See also

Notes

  1. ^ Goldstein F. C., & Levin H. S. (1987). Disorders of reasoning and problem-solving ability. In M. Meier, A. Benton, & L. Diller (Eds.), Neuropsychological rehabilitation. London: Taylor & Francis Group.
  2. ^ Duncker, K. (1935). Zur Psychologie des produktiven Denkens [The psychology of productive thinking]. Berlin: Julius Springer.
  3. ^ Mayer, R. E. (1992). Thinking, problem solving, cognition. Second edition. New York: W. H. Freeman and Company.
  4. ^ *Newell, A., & Simon, H. A. (1972). Human problem solving. Englewood Cliffs, NJ: Prentice-Hall.
  5. ^ 2007 Draft, Washington State Revised Mathematics Standard

References

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Study guide

Up to date as of January 14, 2010

From Wikiversity

Contents

Introduction

How do you react when you think of "problems"? Do they mean something’s wrong? Do you see hours of your time disappearing in damage control and the search for a solution? Or are you an enduring optimist: problems are early warning signs to issues that need to be addressed. Perhaps your view is more pragmatic: problems simply signify differences between what is actually happening and what needs to happen.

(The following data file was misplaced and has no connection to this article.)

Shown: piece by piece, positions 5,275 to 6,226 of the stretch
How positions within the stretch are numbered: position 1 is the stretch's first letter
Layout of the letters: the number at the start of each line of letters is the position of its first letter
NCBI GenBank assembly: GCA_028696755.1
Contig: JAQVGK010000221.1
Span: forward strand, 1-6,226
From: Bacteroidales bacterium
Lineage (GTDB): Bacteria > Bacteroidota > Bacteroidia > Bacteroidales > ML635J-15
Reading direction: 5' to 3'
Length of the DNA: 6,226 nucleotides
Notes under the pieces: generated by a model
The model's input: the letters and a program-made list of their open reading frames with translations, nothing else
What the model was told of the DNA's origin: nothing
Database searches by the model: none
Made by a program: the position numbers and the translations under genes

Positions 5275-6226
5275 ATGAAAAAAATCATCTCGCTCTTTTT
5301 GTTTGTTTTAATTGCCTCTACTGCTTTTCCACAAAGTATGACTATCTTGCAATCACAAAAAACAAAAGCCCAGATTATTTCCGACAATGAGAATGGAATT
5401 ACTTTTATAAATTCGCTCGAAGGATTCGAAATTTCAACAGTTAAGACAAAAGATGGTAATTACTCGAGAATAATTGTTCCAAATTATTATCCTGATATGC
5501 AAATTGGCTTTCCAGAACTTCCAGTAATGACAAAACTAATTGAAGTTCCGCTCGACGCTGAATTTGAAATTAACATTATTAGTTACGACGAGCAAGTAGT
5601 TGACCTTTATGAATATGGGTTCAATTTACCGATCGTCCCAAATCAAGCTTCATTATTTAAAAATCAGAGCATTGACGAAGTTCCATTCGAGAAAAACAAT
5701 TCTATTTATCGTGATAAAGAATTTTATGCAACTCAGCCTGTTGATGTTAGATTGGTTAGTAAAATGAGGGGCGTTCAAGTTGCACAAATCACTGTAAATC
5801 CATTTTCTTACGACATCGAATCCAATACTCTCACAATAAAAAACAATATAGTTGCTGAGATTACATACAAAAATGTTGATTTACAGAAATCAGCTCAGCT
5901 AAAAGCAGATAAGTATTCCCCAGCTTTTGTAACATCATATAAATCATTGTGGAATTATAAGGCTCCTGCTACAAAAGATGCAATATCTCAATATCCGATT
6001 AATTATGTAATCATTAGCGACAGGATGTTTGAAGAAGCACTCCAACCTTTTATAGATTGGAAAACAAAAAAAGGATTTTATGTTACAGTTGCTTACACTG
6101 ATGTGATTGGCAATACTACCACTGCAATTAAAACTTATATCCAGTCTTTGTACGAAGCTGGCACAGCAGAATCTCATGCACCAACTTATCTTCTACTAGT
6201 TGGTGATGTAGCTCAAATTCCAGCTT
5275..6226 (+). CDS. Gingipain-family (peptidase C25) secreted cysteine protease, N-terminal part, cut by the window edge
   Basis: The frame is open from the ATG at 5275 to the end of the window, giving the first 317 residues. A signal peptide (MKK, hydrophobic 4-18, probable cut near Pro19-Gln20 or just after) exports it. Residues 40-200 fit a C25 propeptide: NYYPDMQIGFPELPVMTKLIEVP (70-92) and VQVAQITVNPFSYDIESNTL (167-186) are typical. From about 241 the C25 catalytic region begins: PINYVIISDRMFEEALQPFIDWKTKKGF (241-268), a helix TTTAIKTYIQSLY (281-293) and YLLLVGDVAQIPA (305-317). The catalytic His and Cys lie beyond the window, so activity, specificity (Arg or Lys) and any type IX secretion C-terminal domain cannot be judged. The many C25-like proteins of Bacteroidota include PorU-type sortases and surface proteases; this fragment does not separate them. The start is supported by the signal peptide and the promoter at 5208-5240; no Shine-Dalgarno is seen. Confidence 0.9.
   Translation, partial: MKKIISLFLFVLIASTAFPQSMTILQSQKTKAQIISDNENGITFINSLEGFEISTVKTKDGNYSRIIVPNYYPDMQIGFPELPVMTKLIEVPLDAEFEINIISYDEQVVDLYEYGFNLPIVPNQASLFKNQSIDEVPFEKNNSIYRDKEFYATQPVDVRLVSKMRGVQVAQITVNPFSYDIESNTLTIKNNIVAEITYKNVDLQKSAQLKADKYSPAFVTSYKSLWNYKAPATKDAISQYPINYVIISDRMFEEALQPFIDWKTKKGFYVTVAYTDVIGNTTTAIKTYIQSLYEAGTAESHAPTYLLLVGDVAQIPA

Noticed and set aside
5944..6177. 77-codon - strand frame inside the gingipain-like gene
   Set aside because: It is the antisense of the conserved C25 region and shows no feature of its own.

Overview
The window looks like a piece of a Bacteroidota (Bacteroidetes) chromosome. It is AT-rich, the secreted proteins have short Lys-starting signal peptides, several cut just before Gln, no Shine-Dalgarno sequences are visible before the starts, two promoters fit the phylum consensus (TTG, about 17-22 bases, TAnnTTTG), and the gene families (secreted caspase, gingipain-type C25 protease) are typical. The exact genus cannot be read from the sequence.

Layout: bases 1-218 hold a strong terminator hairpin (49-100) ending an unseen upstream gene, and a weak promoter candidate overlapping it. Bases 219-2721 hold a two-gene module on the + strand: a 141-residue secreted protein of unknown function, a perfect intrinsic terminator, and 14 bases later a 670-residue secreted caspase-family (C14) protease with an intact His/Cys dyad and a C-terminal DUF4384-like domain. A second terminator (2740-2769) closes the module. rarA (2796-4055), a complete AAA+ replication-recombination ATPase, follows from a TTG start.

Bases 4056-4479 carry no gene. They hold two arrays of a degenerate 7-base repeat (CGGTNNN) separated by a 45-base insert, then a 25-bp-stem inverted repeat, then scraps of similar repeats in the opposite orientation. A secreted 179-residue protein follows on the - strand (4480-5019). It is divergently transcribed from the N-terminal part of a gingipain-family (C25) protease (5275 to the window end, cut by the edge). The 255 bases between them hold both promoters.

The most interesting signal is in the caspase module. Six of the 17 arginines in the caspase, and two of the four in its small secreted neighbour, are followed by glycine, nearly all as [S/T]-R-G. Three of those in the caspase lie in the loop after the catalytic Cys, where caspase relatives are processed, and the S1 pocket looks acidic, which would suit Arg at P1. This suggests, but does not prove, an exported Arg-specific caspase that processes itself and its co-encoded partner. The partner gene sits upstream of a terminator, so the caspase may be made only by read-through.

Whichever way you look at problems, you would know from experience that problem solving requires good management. Excellent communication skills, the ability to gather relevant information and properly analyse it, the ability to discern what’s important and what’s not, and ability to actually make decisions, in a timely and appropriate fashion. How does your thinking and practice measure up?

This unit is used in:

Learning support, assessment and certification

The following learning institutions offer learning support, assessment services, and accreditation for courses using this unit:

Content

Define and analyse a problem

Evaluate solutions

Implement the solution

we can define a problem & provide possible polutions

Assignment